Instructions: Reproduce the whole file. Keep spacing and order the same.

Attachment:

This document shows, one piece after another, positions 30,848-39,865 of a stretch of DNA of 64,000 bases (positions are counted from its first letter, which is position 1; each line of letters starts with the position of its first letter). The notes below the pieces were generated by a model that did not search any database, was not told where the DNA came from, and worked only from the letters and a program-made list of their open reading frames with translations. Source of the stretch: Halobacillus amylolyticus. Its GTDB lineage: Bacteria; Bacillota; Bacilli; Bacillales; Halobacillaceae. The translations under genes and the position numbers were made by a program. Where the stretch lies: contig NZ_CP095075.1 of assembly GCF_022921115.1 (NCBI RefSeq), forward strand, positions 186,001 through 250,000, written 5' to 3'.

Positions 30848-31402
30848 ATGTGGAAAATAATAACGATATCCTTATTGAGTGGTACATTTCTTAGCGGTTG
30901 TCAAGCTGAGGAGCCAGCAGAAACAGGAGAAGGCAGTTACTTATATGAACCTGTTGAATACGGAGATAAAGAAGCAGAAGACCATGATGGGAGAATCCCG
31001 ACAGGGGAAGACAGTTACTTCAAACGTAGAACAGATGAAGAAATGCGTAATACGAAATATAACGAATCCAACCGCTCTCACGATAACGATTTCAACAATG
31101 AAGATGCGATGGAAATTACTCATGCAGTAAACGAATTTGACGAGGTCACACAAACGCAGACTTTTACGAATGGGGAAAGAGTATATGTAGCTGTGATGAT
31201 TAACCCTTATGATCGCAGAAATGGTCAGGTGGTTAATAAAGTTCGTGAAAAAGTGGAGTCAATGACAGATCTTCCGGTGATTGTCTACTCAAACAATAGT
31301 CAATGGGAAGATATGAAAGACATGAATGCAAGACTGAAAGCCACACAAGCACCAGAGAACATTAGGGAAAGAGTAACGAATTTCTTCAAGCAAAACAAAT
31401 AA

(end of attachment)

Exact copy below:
This document shows, one piece after another, positions 30,848-39,865 of a stretch of DNA of 64,000 bases (positions are counted from its first letter, which is position 1; each line of letters starts with the position of its first letter). The notes below the pieces were generated by a model that did not search any database, was not told where the DNA came from, and worked only from the letters and a program-made list of their open reading frames with translations. Source of the stretch: Halobacillus amylolyticus. Its GTDB lineage: Bacteria; Bacillota; Bacilli; Bacillales; Halobacillaceae. The translations under genes and the position numbers were made by a program. Where the stretch lies: contig NZ_CP095075.1 of assembly GCF_022921115.1 (NCBI RefSeq), forward strand, positions 186,001 through 250,000, written 5' to 3'.

Positions 30848-31402
30848 ATGTGGAAAATAATAACGATATCCTTATTGAGTGGTACATTTCTTAGCGGTTG
30901 TCAAGCTGAGGAGCCAGCAGAAACAGGAGAAGGCAGTTACTTATATGAACCTGTTGAATACGGAGATAAAGAAGCAGAAGACCATGATGGGAGAATCCCG
31001 ACAGGGGAAGACAGTTACTTCAAACGTAGAACAGATGAAGAAATGCGTAATACGAAATATAACGAATCCAACCGCTCTCACGATAACGATTTCAACAATG
31101 AAGATGCGATGGAAATTACTCATGCAGTAAACGAATTTGACGAGGTCACACAAACGCAGACTTTTACGAATGGGGAAAGAGTATATGTAGCTGTGATGAT
31201 TAACCCTTATGATCGCAGAAATGGTCAGGTGGTTAATAAAGTTCGTGAAAAAGTGGAGTCAATGACAGATCTTCCGGTGATTGTCTACTCAAACAATAGT
31301 CAATGGGAAGATATGAAAGACATGAATGCAAGACTGAAAGCCACACAAGCACCAGAGAACATTAGGGAAAGAGTAACGAATTTCTTCAAGCAAAACAAAT
31401 AA